Only thing to watch for on these is the magazine dropping out when the gun is fired.
December 11, 2006, 05:00 PM
Don't shoot steel shot through it.
You may or not be able to shoot slugs through it depending on the choke. If the choke is too tight, it could cause some serious problems.
December 11, 2006, 05:20 PM
Ok. No steel shot. So then, how do I find out if the choke is too tight to shoot slugs?
December 11, 2006, 07:55 PM
Why not take it to a local gun shop and have it looked over and ask some questions ???
December 11, 2006, 10:24 PM
I wouldn't trust a gunstore employee over something that could potentially cause bodily injury, unless absolutely necessary. If you have calipers you could use them to check the interior diameter.
December 12, 2006, 10:16 AM
My next stop was actually going to be a trip to the Custom Shop to have it detail-stripped, checked out, cleaned and oiled. Those guys are pretty good, so I suppose I could ask them about it. But, I wanted to bring it up here, because I can typically soak up some knowledge in the discussions on this site. "If I let them do it for me, I won't learn nuthin'!"
Ok. So I've got my calipers, and I check the interior diameter of the barrel. What am I looking for?
December 12, 2006, 11:32 AM
Most of these bolt shotguns were choked "full" it might be marked on the barrel someplace also. As far as deer slugs (Foster type) they are made to be fired in any constriction of choke. If you were to drop on of the slugs down the barrel it will most likely fall right through it to the ground. I have fired slugs through full choked guns many times. The accuracy is generally better with no choke or Imp Cyl though. You are lucky to have received the gun as I did from my grandfather many years ago. He gave me an old Win Model 37 that I still have and will pass it on to my kids. Great hunting.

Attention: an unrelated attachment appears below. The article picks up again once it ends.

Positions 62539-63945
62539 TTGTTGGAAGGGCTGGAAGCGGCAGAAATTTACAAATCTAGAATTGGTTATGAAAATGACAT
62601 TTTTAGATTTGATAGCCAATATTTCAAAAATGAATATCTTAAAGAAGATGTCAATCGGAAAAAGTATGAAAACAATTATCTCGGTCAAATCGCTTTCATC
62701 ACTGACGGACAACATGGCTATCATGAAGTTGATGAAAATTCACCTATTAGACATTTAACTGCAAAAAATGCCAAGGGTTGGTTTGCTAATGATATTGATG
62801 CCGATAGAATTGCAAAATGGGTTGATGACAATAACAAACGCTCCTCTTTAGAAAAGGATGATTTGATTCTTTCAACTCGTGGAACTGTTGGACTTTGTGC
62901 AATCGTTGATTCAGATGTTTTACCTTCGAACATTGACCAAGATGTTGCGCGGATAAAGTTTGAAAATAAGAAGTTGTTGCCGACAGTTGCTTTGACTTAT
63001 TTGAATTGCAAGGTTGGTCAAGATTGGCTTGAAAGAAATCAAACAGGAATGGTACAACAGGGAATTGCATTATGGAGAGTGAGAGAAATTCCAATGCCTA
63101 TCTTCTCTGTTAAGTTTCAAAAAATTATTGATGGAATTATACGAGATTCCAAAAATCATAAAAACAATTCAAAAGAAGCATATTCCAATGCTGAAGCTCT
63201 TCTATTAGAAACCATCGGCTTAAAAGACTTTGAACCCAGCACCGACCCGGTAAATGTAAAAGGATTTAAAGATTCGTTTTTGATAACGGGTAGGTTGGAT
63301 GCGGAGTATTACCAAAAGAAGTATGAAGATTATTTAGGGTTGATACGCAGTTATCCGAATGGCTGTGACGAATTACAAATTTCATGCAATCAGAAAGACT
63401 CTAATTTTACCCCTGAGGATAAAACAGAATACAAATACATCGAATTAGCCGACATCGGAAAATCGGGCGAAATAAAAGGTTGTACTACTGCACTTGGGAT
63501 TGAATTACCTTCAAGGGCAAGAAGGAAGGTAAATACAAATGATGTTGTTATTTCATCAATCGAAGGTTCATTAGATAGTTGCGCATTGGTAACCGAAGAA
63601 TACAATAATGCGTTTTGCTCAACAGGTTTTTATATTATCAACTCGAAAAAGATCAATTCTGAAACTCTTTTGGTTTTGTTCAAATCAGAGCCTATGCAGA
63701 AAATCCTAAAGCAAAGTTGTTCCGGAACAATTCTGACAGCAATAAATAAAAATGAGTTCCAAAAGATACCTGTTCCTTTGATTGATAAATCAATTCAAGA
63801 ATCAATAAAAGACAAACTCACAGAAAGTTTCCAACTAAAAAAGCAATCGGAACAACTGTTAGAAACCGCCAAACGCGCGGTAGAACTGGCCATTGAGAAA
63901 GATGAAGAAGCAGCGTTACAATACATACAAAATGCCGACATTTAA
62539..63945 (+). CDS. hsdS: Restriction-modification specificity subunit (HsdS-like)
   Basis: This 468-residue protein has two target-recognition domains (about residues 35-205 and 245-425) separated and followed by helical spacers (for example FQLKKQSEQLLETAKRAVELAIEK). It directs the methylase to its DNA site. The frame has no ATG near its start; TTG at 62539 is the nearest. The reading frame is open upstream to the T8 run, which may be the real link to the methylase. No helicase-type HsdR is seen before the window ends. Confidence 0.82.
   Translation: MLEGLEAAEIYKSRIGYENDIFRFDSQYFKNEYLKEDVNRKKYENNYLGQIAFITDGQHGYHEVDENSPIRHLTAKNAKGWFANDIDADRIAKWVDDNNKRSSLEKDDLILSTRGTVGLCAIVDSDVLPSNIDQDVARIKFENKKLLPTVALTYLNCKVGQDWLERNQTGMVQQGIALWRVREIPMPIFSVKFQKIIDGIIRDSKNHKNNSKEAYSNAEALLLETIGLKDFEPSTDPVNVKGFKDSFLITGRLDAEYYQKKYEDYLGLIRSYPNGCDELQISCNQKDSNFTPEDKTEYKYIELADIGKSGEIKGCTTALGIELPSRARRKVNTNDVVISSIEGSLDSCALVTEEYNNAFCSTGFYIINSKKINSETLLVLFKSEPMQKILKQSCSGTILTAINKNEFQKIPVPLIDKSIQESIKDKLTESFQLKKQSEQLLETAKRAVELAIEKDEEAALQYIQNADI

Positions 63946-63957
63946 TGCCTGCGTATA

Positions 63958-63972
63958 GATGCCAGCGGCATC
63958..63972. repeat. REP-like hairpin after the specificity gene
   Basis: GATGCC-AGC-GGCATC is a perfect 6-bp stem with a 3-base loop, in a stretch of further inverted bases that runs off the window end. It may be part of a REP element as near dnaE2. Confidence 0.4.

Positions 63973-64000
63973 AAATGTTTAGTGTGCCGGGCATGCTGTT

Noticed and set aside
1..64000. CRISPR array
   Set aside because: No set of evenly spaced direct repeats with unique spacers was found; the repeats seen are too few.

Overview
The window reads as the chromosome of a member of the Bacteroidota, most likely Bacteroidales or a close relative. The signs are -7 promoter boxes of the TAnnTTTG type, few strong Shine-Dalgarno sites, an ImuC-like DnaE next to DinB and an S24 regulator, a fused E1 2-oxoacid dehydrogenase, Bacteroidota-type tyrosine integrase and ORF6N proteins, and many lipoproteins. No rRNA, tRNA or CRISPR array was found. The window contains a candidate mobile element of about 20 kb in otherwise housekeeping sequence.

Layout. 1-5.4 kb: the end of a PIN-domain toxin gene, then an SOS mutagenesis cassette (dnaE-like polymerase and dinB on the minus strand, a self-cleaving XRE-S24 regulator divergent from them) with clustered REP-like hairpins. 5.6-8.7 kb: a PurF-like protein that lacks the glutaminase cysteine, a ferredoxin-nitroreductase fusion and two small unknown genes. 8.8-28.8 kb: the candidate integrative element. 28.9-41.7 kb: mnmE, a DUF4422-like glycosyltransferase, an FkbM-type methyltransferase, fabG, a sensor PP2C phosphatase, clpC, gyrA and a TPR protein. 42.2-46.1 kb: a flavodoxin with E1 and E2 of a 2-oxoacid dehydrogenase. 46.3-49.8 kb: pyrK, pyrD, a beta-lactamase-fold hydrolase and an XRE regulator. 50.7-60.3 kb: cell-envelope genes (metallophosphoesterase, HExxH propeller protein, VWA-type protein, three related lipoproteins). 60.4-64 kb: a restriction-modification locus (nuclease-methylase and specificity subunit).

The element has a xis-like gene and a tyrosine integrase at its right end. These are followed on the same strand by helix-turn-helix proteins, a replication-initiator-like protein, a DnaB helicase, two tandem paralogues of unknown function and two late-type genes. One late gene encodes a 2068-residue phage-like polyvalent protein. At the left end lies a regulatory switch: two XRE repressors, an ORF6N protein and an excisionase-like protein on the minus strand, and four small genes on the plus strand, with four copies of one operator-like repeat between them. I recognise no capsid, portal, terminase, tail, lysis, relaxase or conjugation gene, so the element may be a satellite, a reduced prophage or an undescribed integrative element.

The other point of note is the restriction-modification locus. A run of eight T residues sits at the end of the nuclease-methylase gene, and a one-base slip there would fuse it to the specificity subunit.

December 12, 2006, 12:03 PM
The stevens company is still around. It was bought out by Savage in the 40's I think. They still make guns under the Stevens name (good deals on 300 rifles).
I have a Stevens model 58 in 20gauge that is similiar to yours. One thing to watch out for is the retaining clip for the magazine. Mine would have the tendency to randomly fall out when fired (you could yank on the mag while holding the gun and it wouldn't move, but fire it and the mag would drop out). I picked up a new retaining clip and spring for the clip through Numrich gun parts for a few bucks and that fixed the problem.
The bolt guns were mostly meant for goose or longer range ducks shooting back in the days before steel was required. They mostly have full chokes and shooting steel is not a good idea. Slugs are ok though.
I still shoot my stevens to this day. It kicks like a mule (poor stock design), but I can cycle the action faster than my 870 and I really knock the doves out of the sky. The stevens model 58 was my first shotgun and has taken many pheasants, doves, quail, rabbits, squirrels and even a few coyotes. Even bagged a turkey once while squirrel hunting. I believe it cost a whopping 45 bucks used 18 years ago when my folks bought it for me and now a replacement magazine for it costs that much. They aren't pretty, but they sure do shoot well.
You will always remeber the first shotgun. Especially a bolt action. Plus you get some weird looks from the uneducated folks if you take it to a clays range and they tell you that no rifles allowed and you tell them it is a shotgun. Even had one guy look over my guns once at exclaim, "dude! what cliber is that freakin' huge rifle? Is that one of them 50cals?" When I told him it was a 20gauge shot gun he didn't believe me. He said they never made shotguns. Thats when I told him thanks for his 2 cents and please bother somebody else.